Certificate reg'istrat'ion: In order to generate a CDC, a eitizen brings their ID card to a government
registration office. A government official places the (smart) ID card into a registration device. The
device prompts the card to generate a new cryptographic key, and the public key is incorporated
into a certificate which is signed by MOICA. The certificate is made available in a database online
for authentication purposes. In general, an individual will have two certificates: one for signing,
and one for encryption, each with distinct keys.

Standard,s certifi,cations: MOICA states that these cards are "high security", and "have been
accredited to FIPS 140-1 level 2", and also that "It is impossible to get key date from Certificate IC
card". (See [13] and Appendix B.) For comparison, the SSL keys factored Iast year were generated
by software-hardware combinations that had never claimed to be evaluated for cryptographiö
security, such as Linux running on a home router.
Public information indicates that at least two different manufacturers have been involved in
Taiwan's smart-card ID program. On the basis of various metadata surrounding the factored keys,
we conclude that most, possibly all, of the problems we have identified are limited to cards from
the more recent of these two manufacturers.
The supplier's website states "Certification Authority of Ministry of Interior: Citizen digital
certificate" as a use case. The chip has passed Common Criteria EAL4+ certification and the card
and card operating system have been accredited to FIPS 140-1 level 2 [14]. This was confirmed in
private communication with this supplier.
It is clear from our results that the random-number generators used in these cards are in fact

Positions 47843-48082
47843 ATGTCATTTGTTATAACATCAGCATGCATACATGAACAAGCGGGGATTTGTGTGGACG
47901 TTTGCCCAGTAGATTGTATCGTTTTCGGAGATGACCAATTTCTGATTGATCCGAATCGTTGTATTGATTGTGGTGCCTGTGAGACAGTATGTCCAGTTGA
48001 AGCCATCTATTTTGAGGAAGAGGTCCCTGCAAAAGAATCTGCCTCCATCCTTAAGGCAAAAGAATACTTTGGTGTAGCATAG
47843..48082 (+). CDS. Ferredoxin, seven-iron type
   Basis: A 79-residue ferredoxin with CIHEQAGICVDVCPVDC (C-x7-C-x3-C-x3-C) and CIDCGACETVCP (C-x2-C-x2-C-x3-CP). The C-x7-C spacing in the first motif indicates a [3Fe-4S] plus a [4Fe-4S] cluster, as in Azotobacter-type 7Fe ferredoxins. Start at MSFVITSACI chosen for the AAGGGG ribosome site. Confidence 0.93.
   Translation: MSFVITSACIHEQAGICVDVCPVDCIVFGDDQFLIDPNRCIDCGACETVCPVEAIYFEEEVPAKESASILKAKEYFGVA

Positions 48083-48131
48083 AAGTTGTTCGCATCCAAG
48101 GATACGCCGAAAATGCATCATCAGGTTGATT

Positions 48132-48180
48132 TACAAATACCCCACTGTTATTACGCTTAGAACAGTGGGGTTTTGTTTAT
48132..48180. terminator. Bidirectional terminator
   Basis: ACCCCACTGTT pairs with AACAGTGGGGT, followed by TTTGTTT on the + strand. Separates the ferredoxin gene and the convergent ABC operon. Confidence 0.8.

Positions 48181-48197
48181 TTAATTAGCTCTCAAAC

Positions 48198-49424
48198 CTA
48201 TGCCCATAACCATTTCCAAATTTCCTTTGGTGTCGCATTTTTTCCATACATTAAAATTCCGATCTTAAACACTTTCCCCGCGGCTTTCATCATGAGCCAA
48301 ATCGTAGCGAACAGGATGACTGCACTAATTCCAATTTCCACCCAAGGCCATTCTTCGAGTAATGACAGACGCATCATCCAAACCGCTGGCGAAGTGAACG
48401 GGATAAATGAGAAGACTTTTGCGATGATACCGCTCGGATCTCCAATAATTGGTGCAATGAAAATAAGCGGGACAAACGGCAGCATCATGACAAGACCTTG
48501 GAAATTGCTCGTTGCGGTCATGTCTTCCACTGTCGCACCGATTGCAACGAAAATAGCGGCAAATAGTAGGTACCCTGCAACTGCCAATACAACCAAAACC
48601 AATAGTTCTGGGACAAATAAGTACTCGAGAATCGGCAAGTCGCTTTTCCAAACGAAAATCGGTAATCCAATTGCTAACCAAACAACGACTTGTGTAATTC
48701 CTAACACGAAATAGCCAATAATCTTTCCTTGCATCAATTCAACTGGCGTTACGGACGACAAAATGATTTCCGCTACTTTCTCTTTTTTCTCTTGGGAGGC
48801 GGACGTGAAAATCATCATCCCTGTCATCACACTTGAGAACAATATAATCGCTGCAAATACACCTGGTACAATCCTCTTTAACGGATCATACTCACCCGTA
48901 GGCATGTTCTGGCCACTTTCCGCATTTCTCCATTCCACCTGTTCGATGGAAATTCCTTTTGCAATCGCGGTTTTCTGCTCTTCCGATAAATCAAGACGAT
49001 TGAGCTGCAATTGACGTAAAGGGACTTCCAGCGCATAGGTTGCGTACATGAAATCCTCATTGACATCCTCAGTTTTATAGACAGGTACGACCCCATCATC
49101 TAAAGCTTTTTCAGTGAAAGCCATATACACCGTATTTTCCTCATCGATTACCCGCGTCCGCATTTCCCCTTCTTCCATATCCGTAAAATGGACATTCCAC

flawed, and that any keys generated using these cards should be considered insecure.

2.2 Collecting certificates


In March 2012, inspired by the results of [8] and [11], we retrieved 3002273 CDCs from the MOICA
LDAP directory at ldap://rnoica.nat.gov.tw. Out of these RSA keys, 2257569 use 1024-bit RSA,
while the remaining 744704 use 2048-bit RSA.
The 1024-bit CDCs contain 2086177 distinct moduli, of which 171366 moduli appear more
than once. The repeated moduli appQar to all be due to expired certificates still contained in the
database which contain the same keys as newer certificates issued to the same individuals.
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Factoring RSA keys from certified smart cards: Coppersmith in the wild

2.3 Random Number Generation


While generating high-quality random-numbers is critical to the security of cryptographic systems,
it is also notoriously difficult to do. Non-deterministic behavior is considered to be a fault in almost
every other component of a computer, but it is a crucial component of generating random numbers
that an attacker cannot predict. Several national and international standards for random number
generation [15, 1, 6] specify correct behavior for these types of systems. In general, software pseudo-